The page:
Fiona: What books have most influenced your life most?
There have been quite a few as I am a voracious reader whenever I set the time aside. I would say that I have influences in different aspects of my writing. From an overall perspective, I think Piers Anthony’s work guided my plotting and character building. For the harder edge of my writing, that was certainly influenced by one of my favorite books, Fairie Tale, by Raymond E. Feist. When it comes to the research and science behind my work, as well as the action sequencing, I definitely call to mind the Sten series by my friend Allan Cole and his late writing partner Chris Bunch.
Fiona: If you had to choose, which writer would you consider a mentor?
I don’t think I’ve ever sat down and had someone “mentor” me as such. I’ve enjoyed wonderful chats on the subject of writing with innumerable writers, though. Conversations great and small, writing classes and Facebook chats with the likes of Allan Cole, Saranna DeWylde, Anna Destafano, Piper Bayard, Kristen Lamb to name but a few. As well as long, long conversations with my close author friends, Brian Fatah Steele, Jack X. McCallum and Jonathan Black. Every little nugget of wisdom is stored away with hopes for use at some point, if not every day.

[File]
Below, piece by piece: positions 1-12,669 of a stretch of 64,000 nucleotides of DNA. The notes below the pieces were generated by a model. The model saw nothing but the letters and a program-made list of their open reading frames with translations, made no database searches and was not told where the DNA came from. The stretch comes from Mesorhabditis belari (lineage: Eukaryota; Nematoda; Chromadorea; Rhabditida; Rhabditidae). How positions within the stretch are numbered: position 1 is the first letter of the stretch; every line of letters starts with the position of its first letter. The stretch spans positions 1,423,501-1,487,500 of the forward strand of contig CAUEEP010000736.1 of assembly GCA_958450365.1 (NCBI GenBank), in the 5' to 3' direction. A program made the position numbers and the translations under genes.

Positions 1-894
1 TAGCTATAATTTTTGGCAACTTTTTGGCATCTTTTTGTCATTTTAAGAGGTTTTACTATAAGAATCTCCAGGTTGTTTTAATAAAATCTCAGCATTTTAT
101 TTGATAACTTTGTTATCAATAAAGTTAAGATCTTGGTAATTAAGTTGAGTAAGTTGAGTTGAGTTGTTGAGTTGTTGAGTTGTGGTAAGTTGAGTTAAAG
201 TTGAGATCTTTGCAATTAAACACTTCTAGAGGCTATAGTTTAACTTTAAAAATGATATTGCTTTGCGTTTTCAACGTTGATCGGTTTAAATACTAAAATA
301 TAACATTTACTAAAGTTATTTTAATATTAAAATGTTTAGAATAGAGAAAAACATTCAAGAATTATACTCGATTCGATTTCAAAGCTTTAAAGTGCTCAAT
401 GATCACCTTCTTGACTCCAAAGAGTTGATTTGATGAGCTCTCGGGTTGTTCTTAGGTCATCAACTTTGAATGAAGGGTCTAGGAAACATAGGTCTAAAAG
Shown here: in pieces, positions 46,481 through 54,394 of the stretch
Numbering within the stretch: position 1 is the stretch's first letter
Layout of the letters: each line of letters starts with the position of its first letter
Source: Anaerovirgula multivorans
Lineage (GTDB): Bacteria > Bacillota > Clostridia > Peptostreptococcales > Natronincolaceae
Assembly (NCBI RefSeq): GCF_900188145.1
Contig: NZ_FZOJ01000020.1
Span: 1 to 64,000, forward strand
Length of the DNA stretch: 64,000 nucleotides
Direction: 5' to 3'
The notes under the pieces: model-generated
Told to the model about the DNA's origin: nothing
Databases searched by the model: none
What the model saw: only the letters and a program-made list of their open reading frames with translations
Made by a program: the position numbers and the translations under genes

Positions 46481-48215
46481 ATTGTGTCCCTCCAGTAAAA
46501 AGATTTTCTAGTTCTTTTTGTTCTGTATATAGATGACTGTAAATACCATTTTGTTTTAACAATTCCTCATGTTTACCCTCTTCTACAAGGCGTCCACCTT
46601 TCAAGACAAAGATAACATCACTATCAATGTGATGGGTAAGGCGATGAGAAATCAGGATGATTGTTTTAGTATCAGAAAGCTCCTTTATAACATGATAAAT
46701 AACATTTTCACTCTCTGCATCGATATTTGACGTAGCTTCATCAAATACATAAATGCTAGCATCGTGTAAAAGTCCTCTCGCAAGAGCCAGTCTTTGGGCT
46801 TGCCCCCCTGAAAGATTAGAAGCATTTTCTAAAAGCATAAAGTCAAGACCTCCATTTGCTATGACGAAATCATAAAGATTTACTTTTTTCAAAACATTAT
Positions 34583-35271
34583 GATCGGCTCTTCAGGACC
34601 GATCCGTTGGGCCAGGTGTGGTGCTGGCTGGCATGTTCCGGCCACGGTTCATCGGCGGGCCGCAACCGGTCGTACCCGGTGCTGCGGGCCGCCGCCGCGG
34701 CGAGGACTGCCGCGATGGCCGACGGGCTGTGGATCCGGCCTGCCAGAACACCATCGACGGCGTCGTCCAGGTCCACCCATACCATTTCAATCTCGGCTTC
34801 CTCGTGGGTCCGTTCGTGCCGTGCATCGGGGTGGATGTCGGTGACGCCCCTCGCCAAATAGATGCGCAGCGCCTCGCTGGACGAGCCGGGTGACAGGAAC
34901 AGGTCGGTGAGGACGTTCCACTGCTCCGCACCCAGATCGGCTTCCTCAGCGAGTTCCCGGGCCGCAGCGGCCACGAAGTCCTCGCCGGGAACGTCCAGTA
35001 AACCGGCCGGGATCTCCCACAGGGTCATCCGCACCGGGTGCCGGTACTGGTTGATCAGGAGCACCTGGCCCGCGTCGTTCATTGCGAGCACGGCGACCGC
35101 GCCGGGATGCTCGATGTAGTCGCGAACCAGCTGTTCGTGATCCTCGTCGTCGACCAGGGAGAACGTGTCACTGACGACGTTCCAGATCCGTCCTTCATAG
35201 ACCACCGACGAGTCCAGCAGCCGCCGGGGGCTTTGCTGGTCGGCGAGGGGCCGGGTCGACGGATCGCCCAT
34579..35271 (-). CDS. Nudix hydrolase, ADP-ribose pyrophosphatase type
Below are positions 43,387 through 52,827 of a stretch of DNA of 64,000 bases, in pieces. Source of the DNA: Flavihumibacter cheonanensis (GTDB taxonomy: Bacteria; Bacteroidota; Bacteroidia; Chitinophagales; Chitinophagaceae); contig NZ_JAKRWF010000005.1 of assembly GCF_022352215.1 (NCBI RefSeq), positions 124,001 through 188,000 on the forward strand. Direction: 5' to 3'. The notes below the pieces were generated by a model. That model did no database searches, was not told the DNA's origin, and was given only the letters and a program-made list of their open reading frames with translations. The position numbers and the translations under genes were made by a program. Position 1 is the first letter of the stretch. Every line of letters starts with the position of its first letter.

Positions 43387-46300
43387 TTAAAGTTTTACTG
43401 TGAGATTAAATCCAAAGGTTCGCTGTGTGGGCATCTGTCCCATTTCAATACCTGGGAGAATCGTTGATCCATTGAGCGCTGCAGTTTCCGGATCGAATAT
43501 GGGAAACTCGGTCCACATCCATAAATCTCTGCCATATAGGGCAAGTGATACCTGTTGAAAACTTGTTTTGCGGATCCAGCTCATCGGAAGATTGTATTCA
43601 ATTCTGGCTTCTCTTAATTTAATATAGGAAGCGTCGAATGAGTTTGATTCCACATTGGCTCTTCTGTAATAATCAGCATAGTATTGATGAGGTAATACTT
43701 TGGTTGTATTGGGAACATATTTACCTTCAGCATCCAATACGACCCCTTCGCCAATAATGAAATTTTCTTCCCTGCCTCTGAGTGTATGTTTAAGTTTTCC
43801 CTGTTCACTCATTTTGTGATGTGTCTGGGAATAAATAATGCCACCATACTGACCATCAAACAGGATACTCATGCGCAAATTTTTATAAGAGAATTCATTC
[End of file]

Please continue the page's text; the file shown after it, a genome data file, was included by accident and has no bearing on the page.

Fiona: What book are you reading now?
I’m currently engrossed in Inhuman (Book 5) (Post-Human Series) by David Simpson. It’s a fantastic Sci-Fi series on par with Asimov and Heinlein. Not to mention David is a great guy, as well.
Fiona: Are there any new authors that have grasped your interest?
As I mentioned, David Simpson is currently a favorite of mine. Unfortunately, I’ve not been able to devote as much time to reading in the last few months as I would like. Oh, I do enjoy JA Redmerski, though. Her novel, Dirty Eden, is really outstanding.